I knew we were going to have stairs to the attic and thought I would put a clothes line up there, similar an idea presented by Amy Dacyczyn in her book Tightwad Gazette. We weren't here long before I decided that Amy D's attic didn't reach 120 degrees by mid June. I needed a plan that wouldn't cause heat stroke.

As I looked around the laundry area, the bathrooms, and the closet, the only usable space where such an eyesore could exist was in the closet. It's just a simple clothes rod that folds against the wall when not in use. A magnet holds it in place. (One of these days I need to find a smaller magnet.) I put it over the door in the closet so it wouldn't be in the way (as much) when being used. Luckily, there are two doors into this closet so there will always be a way into the closet and there will be more air flow when drying clothes.

Monday, September 9, 2019

Relief Is in Sight

And then a cold front will drop the temperatures into the low 90's/upper 80's. Just ten more days of hot, hot, hot.

How's the weather where you are?

Sunday, September 8, 2019

Where Did the Mojo Go?

Have you ever lost your blogging mojo? Or maybe it's writer's block, blank brain, or just plain apathy. Whatever the case, I have been in a funk for quite a while. Oh sure, I can think of things while I'm driving down the road, or have a hammer or paintbrush in my hand, but the minute I sit in front of the computer, my mind is a barren wasteland.

I've gotten a couple of emails in the last few weeks asking me why I haven't been blogging and a friend asked me to post more about our barndominium. But what made me feel guilty about not blogging was when my mother called and told me she felt that she was missing out on our lives without my blog. Nothing like mom-guilt, right? So I sat down at the computer, opened a new post page and watched the cursor blinking in the corner. Then I looked at facebook, watched a youtube video, tried to make a list of things to blog about, and finally emailed a blogging buddy who hasn't missed a week in ten years to ask how she does it.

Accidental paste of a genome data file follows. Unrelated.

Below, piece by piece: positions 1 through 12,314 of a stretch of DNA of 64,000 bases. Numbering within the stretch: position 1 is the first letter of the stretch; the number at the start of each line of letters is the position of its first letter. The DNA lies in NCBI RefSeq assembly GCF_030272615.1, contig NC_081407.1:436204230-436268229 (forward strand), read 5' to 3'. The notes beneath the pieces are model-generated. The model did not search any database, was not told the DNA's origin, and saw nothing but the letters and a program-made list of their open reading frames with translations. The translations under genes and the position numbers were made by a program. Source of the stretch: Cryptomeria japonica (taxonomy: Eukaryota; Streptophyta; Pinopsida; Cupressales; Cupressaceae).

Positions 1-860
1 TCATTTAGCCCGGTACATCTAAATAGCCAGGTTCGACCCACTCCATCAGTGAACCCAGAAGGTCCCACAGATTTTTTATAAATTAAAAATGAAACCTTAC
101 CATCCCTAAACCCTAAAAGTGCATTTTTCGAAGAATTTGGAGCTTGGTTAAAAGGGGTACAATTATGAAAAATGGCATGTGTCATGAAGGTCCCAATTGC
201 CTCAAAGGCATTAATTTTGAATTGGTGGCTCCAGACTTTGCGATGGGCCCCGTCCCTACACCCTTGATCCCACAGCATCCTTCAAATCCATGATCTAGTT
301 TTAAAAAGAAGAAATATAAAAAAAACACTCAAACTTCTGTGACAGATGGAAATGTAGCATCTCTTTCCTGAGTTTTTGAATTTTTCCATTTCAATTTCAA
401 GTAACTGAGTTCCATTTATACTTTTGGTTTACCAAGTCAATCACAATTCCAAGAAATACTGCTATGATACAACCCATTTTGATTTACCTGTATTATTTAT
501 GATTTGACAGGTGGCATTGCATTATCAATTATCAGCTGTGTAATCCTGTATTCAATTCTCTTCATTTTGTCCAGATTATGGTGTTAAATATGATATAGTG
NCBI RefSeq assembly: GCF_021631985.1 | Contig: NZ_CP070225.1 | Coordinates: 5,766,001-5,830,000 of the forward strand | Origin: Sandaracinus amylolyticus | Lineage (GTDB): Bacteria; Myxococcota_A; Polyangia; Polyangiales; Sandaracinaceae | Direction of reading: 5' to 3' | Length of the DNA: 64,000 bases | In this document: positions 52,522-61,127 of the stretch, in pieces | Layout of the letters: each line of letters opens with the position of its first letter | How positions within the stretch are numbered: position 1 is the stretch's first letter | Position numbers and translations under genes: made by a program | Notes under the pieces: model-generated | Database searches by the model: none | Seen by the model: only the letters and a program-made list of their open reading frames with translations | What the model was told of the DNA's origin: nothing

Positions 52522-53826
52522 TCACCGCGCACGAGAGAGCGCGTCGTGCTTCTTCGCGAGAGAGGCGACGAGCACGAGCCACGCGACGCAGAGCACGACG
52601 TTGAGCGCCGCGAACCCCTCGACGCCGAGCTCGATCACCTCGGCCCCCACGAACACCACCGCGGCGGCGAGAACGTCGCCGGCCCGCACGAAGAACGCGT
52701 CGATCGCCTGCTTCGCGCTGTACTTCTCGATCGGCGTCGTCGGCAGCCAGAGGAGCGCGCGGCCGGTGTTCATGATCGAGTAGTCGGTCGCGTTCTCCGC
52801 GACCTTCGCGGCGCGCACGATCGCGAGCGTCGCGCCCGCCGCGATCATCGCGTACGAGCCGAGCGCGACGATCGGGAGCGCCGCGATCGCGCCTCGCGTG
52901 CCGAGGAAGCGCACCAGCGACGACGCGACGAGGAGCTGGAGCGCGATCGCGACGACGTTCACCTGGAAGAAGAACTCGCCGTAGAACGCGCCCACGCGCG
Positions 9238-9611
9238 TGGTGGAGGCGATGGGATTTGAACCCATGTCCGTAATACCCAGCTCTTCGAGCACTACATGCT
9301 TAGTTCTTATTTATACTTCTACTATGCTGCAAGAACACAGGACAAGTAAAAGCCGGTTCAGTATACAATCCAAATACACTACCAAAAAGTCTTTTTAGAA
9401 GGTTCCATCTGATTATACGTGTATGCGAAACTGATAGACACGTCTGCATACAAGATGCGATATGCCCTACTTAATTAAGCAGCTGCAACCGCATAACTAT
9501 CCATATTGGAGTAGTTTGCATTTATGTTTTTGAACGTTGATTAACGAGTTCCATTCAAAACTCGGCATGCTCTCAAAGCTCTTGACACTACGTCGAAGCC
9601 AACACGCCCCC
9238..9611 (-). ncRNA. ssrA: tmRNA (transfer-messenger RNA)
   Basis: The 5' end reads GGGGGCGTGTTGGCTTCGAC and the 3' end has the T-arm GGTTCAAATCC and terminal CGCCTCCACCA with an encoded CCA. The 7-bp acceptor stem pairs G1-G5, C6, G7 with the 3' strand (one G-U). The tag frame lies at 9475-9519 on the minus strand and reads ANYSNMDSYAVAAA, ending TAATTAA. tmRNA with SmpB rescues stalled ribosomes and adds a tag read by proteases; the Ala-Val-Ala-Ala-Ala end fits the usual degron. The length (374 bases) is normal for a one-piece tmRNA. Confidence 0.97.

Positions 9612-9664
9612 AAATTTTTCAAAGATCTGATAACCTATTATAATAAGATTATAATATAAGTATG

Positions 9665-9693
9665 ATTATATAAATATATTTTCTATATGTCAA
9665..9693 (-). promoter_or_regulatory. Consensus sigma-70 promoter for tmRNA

Number 1. When she doesn't have the time or inspiration, she hires a ghost writer. Drat. She is a food blogger who has ads and sponsors and can't afford NOT to post a couple of times a week. And because she has ads and sponsors and doesn't want it known that she doesn't write every single word herself, I am not going to link to her blog. Obviously, a small-time personal blogger like me can't do that.

Number 2. Finish a draft post. How did she know I have unfinished draft posts? I guess most people do. I looked at my drafts and they either require extensive research or photos of something I don't yet have. There are a couple of one-liners I could develop - if I could think. But I'll keep it in mind for another day.

Number 3. What did you do today? What is fresh on your mind? I went to an estate sale that was closed when I got there and then went to the grocery store. BORRRRING! And then I patched nail holes in the wall where I built a clothes drying rack this week. STILL BORRRRING. "Back up," she says. "Pick up your phone, photograph the drying rack, and BOOM, you have a post."

Number 4. What was the subject of the last long conversation with someone? What was the last comment you made on a facebook post, or blog, or online forum? Is it post worthy? Most of my conversation lately is with the cat and his major accomplishment this summer is to be sleeping in precisely the spot I need to be.

Number 5. Rewrite, update, or expand a previous blog post. Another good idea, but one that will take some time and a few more brain cells than I have at the moment.